Available defenses in assault cases can vary depending on the case’s circumstances. However, when it is assumed that the basic elements of such a case are fulfilled, a Criminal Attorney in Rochester MN can use the following defenses to protect clients from assault and battery charges.


This is one of the most common defenses in assault and battery matters. To establish the use of self-defense, a client must typically show:

  *     The threat of harm or unlawful force

  *     A real fear of imminent harm

  *     No provocation or harm on their behalf

  *     No reasonable way to escape or retreat

The self-defense doctrine has numerous limitations in addition to those listed here. Just because someone acts in their own defense does not mean they can use unlimited force. Rather, the force used must be proportional to the threat posed by the aggressor. Even if the above elements are met, a person defending himself/herself may still face charges if they are substantially older, bigger or stronger than the victim is.

Defending Others

This is similar to the doctrine of self-defense, with the difference being that a person must have a real fear of imminent harm to someone else. The limitations cited above apply in these cases, and an accused person must have had a reasonable fear to establish the defense.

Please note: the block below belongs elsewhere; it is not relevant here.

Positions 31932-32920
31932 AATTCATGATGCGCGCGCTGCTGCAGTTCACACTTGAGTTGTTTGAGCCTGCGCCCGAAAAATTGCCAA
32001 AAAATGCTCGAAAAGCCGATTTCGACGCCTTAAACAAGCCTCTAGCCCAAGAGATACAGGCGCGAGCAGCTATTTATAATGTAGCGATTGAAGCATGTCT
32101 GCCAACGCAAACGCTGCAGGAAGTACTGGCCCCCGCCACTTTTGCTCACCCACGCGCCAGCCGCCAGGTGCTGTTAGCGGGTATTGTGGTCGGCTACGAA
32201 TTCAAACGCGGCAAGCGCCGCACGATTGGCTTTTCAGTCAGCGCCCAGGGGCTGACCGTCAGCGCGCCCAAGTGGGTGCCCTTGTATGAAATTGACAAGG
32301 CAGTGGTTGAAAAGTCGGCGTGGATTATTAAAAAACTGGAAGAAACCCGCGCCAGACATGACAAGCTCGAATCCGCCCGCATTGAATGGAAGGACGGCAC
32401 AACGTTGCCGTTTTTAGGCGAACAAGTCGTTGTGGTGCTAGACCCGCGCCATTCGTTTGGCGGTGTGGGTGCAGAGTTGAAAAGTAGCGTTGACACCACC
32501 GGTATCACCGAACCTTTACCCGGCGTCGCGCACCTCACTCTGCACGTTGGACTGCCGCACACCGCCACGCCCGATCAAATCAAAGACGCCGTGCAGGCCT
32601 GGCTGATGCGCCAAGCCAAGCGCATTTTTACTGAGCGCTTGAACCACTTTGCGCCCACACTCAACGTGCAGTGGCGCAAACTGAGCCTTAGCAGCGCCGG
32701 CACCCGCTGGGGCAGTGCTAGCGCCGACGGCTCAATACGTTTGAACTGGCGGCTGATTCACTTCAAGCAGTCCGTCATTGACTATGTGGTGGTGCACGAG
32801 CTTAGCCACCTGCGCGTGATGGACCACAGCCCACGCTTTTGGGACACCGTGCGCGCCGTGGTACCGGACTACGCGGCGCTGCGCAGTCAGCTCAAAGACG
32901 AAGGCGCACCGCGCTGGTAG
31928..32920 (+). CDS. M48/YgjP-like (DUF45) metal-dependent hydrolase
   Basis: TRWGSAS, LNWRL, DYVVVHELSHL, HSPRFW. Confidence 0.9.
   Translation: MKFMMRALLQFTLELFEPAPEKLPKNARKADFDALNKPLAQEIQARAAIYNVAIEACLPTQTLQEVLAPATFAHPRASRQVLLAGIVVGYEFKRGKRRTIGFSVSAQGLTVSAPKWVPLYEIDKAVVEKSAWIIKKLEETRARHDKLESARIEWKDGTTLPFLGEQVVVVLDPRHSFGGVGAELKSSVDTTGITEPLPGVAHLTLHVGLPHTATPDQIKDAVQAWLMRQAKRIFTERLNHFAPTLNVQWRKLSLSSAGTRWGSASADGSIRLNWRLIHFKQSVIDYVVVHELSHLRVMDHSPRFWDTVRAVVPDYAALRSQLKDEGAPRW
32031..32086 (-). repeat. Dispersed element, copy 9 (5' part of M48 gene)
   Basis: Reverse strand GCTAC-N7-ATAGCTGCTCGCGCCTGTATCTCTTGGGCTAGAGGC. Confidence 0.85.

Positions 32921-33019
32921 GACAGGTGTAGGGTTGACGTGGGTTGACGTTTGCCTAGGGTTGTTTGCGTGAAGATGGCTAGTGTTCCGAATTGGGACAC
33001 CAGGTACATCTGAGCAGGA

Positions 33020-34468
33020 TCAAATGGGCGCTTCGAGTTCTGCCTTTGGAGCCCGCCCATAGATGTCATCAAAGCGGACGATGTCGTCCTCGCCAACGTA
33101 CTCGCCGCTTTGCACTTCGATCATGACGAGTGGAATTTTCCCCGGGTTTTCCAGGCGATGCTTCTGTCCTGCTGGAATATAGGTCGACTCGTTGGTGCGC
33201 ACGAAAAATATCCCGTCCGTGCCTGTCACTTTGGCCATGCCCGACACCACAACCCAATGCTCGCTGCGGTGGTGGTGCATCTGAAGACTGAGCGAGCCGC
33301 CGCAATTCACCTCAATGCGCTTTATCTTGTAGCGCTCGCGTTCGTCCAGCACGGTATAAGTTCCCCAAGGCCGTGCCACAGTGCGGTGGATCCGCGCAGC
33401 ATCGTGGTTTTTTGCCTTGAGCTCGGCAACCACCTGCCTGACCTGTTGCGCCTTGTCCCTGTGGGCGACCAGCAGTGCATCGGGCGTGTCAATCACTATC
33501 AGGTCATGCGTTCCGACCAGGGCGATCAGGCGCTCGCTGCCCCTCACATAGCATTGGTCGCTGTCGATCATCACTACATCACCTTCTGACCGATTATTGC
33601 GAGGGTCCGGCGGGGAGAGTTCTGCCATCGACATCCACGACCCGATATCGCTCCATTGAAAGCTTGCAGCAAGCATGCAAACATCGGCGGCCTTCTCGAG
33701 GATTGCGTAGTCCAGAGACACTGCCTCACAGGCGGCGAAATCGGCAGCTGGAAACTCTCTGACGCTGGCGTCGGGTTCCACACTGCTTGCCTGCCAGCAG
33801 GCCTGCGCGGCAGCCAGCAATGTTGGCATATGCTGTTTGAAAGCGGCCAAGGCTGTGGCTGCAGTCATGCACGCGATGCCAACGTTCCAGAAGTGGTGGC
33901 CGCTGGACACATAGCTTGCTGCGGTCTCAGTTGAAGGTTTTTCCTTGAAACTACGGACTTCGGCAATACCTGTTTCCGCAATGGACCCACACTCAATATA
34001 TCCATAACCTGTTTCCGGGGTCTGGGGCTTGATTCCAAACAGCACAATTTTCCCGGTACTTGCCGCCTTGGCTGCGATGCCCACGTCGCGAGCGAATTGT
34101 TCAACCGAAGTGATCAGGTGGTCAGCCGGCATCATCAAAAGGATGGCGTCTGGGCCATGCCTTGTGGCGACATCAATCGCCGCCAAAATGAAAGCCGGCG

Defending Property

An assault/battery defendant may claim that they only acted to defend their property from invasion or illegal withholding. The extent and availability of the defense vary by jurisdiction; where it’s available, it allows a person to use a reasonable amount of force to defend their property. In most cases, a person is not allowed to use force to retrieve personal property that’s the focus of a dispute.


Consent can be used as a defense against assault and battery charges depending on the client’s location. If a person consents to an act, they cannot later claim assault or battery. However, if the act’s extent is in excess of the provided consent, the victim may still be able to file charges. Courts closely scrutinize the consent defense, and they tend to find that certain actions, regardless of consent, should still be prosecuted under the law. Consult a Criminal Attorney in Rochester MN with the Rolsch Law Offices for a free case review.